Business models are highly irreversible, they cannot be altered every day. Likewise, the basic supply chain models aligned to the business model also cannot be changed abruptly & frequently. A business model coupled with the right supply chain model forms integral part of success story and these also form key part of the Business continuity plans of organisations.
The Warehouse Network design or warehouse configurations form the building blocks of a successful supply chain model and is generally seen as either centralized (Figure 1A), wherein all products are shipped from one primary location, or decentralized (Figure 1B), a method of maintaining several smaller warehouses spread out to different areas in order to better serve different markets or stocking different products.
Each method has their own advantages and disadvantages. While Centralised warehousing rest in premises of reduced operating cost, enhanced customer service but it also faces increased shipping cost & its Lack of addressing Emergencies. Whereas Decentralised warehousing builds its premise on enhanced speed to the customer, thereby faster deliveries and some positive impact on sales, but it potentially increases the overall operating cost of supply chain.
While no single rule of storage & distribution fits all the organisations alike, the perception of decentralized warehouse setup increasing overhead and complexity, has long left companies to bring resources into a central location. Further, the recent regulatory changes like implementation of GST and improved transport infrastructure etc was tilting the action towards centralisation of warehouses.
However, Covid crisis has caught the Centralised Warehousing model off-guard for being absolutely incapable of addressing emergencies. The crisis has also resulted in recognising the warehouses as key part of the business models and warehouse workers along with the delivery and retail workers as key workers. Occurrences such as these would shift the balance of supply chain models towards decentralised warehouse system. This further gets reinforced by the fact that with the technology at helm of affairs and the rise of robust data collection and integration tools, the perceived challenges associated with warehouse decentralisation are almost eliminated. This shall give organizations an opportunity to rethink their supply chain network and include the spreading out of their inventories to a decentralised network in a strategic way.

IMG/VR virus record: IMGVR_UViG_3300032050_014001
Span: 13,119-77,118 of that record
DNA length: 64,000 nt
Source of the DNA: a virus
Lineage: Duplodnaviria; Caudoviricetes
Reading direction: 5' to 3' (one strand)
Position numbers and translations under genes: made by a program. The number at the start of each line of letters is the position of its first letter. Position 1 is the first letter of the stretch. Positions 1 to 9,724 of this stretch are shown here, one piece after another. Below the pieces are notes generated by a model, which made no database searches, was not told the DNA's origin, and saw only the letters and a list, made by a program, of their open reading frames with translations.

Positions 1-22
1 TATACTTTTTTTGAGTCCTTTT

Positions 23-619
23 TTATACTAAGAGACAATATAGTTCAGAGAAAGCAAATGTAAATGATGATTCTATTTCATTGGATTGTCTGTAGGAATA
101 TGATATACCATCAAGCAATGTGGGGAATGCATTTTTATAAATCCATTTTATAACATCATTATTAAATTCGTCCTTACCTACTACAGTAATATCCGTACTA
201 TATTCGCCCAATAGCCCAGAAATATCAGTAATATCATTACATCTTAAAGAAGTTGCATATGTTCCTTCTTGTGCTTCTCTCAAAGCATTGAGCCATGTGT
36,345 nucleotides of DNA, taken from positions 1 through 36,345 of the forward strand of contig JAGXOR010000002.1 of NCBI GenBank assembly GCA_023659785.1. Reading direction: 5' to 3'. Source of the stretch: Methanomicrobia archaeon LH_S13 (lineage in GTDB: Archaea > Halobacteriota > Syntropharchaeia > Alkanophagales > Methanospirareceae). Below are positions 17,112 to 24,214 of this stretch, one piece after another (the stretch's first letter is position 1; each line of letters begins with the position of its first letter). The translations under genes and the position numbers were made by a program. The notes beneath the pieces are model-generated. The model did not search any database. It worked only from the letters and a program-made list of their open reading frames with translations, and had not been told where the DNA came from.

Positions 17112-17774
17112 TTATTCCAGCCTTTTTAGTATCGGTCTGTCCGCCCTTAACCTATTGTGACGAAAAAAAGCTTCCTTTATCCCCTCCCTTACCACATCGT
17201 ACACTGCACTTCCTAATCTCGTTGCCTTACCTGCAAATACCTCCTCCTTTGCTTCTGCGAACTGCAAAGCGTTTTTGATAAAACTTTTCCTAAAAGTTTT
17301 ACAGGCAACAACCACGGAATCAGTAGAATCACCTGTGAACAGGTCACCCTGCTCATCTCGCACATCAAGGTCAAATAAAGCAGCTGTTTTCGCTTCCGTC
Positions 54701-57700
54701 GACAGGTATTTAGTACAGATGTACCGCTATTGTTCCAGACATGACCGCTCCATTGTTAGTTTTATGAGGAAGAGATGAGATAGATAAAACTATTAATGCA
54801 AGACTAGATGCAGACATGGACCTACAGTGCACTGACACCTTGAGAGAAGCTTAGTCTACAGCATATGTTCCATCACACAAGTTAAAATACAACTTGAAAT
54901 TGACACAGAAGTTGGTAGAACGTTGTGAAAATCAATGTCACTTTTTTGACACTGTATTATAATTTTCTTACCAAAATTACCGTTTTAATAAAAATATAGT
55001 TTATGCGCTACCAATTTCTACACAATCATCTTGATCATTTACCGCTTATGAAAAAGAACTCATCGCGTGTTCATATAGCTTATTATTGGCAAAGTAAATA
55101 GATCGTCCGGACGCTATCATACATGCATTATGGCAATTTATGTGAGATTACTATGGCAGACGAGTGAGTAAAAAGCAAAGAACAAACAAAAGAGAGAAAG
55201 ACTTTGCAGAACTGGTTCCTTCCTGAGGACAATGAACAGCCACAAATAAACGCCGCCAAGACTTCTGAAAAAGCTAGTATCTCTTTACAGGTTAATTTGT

Further, as the events unfold, the structure of the distribution model is likely to change further as the buying behaviours of the consumers is changing due to host of factors including technology, ecommerce and now Covid19. In the emerging context, it would not be unfair to say that you may have the best product in the world, but if you can’t seamlessly distribute it to consumers, you’re already behind. So, it will be more important for brands to be in time to reach the consumer rather than being cheap. Delay in reaching your product to the customer does not remain only about lost profitability but will be defining business sustainability. Customers would certainly be at crossroad to think and decide between efficiency and effectiveness or an optimum balance thereof. This also means that the fulfilment along with the Last-mile delivery will become the battleground for retailers and brands alike. Someone who is optimally spread out may win the battle!
This article is contributed by Mr Mansingh Jaswal, A corporate executive turned Serial Entrepreneur & an Angel Investor, with over 20+ years of experience in Supply Chain, Logistics, Transportation and International Freight and a Research Scholar in Strategy at Management Development Institute (MDI), Gurgaon.